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Unformatted text preview: CEM 834 ACID–BASE TITRATIONS FALL 2005 Acid–base titrations are routinely used for both qualitative and quantitative measurements in analytical chemistry. Titration methods are also utilized to determine fundamental physical constants, such as the equilibrium constants and molecular weights of weak acids and bases. For both analytical and physical applications, it is necessary to establish the theoretical basis of acid– base titration curves. These theoretical curves enable calculation of the equilibrium constants, aid in the selection of appropriate chemical or instrumental indicators, permit estimation of the resulting end-point error, and serve a variety of other practical uses. In order to establish the theoretical basis of titration curves, we will consider separately the cases for strong and weak acid–base species. Although the mathematical equations will be developed for the case of an acid titrated with a base, the converse case is a trivial modification of this approach. I. Strong Acid – Strong Base Titration A solution of the strong acid with initial concentration C and initial volume V is titrated with a solution of the strong base with concentration C and volume V. If the acid and base react in equimolar ratios (1:1), then the concentrations of H + and OH- can be calculated at any point during the titration from the relationship ( 29 ( 29 ( 29 [ ] [ ] initial moles acid moles base titrant total volume C V CV V V H OH- =- + =- +- (1) By substitution from the dissociation constant for water [ ] [ ] C V CV V V H K H w- + =- + + (2) A. Before the equivalence point Since the initial moles of acid are in excess of the moles of base titrant, we can assume that [ ] [ ] H >> OH +- . Thus, equation (1) may be simplified to [ ] H C V CV V V + =- + (3) This equation may be used to calculate the pH at any point prior to the equivalence point. 2 B. At the equivalence point Since the moles of acid and base are exactly equal, then from equation (2) [ ] [ ] C V CV V V H K H w- + =- = + + (4) By rearranging to solve for [ ] H + [ ] ( 29 ( 29 H K x 10 x 10 M w +-- = = = 1 2 14 1 2 7 10 10 / / . . (5) Thus, the pH at the equivalence point of a strong acid–strong base titration is 7.00. C. After the equivalence point Since the moles of base titrant are in excess of the initial moles of acid, we can assume that [ ] [ ] OH >> H- + . Thus, equation (1) may be simplified to [ ] [ ] ( 29 OH K H C V CV V V w- + = =-- + (6) This equation may be used to calculate the pH at any point after the equivalence point. The similarity in these calculations suggests a more general and unified approach to the titration curves. We can define the fraction titrated ( 29 Φ as the ratio of the moles of base titrant added to the initial moles of acid Φ = CV C V (7) Thus, Φ <1 before the equivalence point, Φ = 1 at the equivalence point, and Φ >1 after the equivalence point....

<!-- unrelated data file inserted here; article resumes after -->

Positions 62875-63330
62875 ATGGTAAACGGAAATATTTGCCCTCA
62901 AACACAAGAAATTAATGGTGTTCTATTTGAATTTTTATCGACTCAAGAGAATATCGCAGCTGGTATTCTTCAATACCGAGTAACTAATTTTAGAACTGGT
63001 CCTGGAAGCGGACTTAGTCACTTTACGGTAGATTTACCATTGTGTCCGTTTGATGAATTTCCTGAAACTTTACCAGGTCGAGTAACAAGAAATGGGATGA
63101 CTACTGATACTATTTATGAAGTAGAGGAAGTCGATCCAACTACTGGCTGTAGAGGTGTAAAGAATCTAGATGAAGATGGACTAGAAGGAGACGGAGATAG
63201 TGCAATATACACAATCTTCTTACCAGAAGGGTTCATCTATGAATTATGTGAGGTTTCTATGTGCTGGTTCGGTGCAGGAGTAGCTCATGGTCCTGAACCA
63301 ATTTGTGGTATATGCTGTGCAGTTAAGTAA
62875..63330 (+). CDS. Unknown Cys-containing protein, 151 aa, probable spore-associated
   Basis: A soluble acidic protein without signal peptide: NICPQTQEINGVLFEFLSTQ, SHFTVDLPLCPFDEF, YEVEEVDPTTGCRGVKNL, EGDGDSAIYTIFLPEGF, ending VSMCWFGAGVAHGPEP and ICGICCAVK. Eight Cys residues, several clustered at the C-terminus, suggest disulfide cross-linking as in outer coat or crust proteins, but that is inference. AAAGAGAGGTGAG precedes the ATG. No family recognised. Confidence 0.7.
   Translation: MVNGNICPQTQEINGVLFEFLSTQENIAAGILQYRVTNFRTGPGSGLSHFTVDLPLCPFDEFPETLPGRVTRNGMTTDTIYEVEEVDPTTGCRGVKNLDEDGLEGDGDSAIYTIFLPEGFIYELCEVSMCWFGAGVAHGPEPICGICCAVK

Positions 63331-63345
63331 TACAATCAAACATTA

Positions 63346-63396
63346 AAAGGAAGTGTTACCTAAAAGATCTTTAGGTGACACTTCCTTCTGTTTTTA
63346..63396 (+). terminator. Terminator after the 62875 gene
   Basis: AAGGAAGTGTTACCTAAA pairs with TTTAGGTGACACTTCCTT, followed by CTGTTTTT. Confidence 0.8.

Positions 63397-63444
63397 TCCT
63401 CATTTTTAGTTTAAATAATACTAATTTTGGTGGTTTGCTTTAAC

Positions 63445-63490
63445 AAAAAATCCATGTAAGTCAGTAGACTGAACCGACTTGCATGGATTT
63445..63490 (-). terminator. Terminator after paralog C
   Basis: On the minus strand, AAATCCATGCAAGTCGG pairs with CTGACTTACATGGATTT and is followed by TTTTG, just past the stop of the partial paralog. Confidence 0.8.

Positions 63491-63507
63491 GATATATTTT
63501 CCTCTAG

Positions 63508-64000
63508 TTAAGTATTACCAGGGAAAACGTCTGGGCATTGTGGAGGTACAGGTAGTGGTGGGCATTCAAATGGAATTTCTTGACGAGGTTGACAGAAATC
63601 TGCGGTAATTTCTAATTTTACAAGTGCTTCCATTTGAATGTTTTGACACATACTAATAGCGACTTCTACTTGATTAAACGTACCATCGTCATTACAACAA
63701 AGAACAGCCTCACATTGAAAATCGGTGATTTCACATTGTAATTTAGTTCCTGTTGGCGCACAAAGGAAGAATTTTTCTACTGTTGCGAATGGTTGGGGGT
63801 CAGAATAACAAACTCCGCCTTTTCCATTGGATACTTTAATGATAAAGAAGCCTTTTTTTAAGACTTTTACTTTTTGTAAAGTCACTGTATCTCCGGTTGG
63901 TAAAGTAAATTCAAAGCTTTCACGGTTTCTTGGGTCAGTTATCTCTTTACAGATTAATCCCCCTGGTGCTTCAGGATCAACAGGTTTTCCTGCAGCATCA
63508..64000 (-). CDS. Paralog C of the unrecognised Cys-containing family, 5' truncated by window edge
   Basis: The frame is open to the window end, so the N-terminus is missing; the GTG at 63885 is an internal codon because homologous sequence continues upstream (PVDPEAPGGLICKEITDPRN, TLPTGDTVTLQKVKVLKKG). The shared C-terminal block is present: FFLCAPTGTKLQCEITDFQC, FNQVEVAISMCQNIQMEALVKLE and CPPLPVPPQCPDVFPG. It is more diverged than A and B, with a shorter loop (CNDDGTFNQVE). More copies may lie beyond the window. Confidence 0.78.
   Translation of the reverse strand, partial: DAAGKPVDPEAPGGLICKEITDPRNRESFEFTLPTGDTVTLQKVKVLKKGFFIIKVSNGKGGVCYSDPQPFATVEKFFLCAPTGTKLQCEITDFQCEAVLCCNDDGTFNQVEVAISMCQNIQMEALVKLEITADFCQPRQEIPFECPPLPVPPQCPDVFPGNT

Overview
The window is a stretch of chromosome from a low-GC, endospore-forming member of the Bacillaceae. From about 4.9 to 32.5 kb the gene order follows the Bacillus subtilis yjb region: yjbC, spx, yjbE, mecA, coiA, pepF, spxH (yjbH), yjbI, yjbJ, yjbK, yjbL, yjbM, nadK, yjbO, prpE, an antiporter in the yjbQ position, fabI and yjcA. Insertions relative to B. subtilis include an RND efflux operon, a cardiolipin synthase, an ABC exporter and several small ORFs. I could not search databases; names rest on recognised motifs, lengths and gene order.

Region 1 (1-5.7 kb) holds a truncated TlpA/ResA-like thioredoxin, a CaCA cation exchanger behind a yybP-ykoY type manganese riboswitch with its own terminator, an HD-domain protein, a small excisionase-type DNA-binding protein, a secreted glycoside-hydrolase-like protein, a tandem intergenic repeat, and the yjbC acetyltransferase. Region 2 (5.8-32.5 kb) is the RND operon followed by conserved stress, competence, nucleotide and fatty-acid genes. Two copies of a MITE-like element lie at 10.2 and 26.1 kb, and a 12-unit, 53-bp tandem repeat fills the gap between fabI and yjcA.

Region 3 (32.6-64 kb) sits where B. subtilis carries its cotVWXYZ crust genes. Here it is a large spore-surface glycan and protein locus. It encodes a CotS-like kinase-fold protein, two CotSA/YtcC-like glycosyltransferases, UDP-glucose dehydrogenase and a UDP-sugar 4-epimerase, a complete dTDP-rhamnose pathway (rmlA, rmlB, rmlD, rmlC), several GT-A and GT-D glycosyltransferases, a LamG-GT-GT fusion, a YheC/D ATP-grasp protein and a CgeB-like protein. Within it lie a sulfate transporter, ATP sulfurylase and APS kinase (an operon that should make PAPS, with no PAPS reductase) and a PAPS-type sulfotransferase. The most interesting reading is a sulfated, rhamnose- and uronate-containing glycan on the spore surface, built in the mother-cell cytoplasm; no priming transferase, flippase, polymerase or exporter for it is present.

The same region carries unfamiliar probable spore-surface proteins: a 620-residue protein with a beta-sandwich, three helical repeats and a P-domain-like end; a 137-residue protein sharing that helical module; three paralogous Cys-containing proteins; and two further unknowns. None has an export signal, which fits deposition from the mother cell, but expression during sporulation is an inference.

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- Fall '05
- pH, Equivalence point